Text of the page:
LAFAYETTE – On a Saturday afternoon in May, a small group representing the lone Indiana chapter of the United Daughters of the Confederacy stood in a downpour near the back corner of Greenbush Cemetery, along a line of 28 headstones marked, “Unknown CSA.”
At the base of another stone, this one a slab nine feet tall and installed in 1998, the members of the Gen. Nathan Bedford Forrest Chapter out of Cicero, planted two, shin-high markers. Pam Schmidt, a Daughters of the Confederacy member from Fort Wayne who helped arrange the ceremony, said the chapter tries to hold Southern Cross of Honor ceremonies – dedicating black, iron crosses ringed by the initials for Confederate States of America and centered by a depiction of a Confederate battle flag – once a year.
They learned about the Lafayette monument to Civil War soldiers – Confederate POWs who died in Lafayette in 1862 and 22 Union soldiers killed in a horrific train collision in southern Tippecanoe County in 1864 – from “Beneath These Stones: The Story of the Confederate Prisoners in Lafayette,” a book author Mary Blair Immel wrote in 1998.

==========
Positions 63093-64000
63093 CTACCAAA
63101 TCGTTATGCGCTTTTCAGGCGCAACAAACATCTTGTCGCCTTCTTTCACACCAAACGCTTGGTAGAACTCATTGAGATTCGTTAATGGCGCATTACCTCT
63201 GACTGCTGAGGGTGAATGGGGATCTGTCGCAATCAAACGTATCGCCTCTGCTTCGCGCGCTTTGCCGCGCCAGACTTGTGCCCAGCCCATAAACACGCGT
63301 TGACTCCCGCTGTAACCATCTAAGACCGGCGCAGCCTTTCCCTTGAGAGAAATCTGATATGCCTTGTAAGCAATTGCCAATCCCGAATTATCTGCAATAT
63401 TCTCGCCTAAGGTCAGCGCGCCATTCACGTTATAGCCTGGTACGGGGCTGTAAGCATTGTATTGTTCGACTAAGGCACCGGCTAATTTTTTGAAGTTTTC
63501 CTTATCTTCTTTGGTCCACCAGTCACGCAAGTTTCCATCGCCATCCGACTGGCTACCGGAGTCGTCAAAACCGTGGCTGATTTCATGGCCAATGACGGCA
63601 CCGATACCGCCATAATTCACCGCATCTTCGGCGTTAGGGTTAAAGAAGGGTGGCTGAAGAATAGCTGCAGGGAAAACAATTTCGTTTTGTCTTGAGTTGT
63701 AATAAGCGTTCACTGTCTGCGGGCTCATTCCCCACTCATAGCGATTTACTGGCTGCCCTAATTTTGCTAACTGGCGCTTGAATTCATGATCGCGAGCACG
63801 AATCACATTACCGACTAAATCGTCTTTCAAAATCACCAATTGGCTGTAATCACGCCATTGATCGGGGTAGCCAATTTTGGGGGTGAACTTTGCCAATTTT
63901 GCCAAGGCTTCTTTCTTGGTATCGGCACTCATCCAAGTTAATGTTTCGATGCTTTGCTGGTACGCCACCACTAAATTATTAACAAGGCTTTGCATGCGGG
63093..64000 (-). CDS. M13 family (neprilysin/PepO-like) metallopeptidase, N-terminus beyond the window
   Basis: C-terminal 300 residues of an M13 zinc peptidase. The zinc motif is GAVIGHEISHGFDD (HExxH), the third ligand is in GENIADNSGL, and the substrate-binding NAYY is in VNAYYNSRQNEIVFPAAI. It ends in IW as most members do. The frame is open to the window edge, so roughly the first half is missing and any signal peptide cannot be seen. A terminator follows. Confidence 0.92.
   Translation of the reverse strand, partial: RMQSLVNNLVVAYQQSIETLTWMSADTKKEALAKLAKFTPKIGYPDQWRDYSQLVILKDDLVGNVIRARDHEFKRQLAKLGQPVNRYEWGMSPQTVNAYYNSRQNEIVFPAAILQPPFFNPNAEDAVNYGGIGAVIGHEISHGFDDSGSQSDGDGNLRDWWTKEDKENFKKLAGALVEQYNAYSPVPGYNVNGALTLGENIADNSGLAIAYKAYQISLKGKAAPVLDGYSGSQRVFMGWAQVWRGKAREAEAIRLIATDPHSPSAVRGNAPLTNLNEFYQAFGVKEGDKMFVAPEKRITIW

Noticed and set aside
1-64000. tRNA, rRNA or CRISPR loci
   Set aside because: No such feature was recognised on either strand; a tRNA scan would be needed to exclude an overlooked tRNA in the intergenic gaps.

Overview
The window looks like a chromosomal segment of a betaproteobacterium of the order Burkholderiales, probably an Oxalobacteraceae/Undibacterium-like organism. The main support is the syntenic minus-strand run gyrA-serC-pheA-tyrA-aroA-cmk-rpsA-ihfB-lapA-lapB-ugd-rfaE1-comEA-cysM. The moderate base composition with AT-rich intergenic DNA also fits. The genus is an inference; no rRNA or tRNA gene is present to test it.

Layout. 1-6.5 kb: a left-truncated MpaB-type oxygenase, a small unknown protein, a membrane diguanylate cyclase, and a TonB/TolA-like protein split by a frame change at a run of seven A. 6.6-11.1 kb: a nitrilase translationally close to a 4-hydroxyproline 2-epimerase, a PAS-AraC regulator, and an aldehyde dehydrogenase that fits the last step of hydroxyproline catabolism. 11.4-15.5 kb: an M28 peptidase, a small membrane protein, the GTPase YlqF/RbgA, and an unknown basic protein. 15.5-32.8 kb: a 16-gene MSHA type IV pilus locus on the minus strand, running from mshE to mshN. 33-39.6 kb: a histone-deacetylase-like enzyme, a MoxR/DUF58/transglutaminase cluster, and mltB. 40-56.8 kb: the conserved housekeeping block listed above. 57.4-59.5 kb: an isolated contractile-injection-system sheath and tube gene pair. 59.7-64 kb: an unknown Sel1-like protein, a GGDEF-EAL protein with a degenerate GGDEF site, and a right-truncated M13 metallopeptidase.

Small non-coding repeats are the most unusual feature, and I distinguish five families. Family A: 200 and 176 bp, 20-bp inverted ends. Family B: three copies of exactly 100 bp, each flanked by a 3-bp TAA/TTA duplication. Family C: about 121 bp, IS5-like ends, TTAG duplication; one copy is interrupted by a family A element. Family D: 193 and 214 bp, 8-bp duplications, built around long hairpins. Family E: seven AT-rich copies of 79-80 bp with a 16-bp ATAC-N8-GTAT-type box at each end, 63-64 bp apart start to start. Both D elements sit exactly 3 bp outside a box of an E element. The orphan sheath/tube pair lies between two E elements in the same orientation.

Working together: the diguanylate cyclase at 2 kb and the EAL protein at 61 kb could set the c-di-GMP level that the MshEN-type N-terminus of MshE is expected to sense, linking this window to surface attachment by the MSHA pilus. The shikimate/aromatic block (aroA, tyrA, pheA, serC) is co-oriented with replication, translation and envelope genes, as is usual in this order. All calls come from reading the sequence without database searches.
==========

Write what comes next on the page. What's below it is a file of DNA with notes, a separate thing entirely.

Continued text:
There were prayers, a recitation of the names of the Confederate soldiers buried in a cemetery containing many of Lafayette’s oldest settlers and sprinkling of dirt from Tennessee, where the 38 men had been captured and brought to a prison camp in Lafayette in 1862.
“A very reverent ceremony,” Schmidt called it.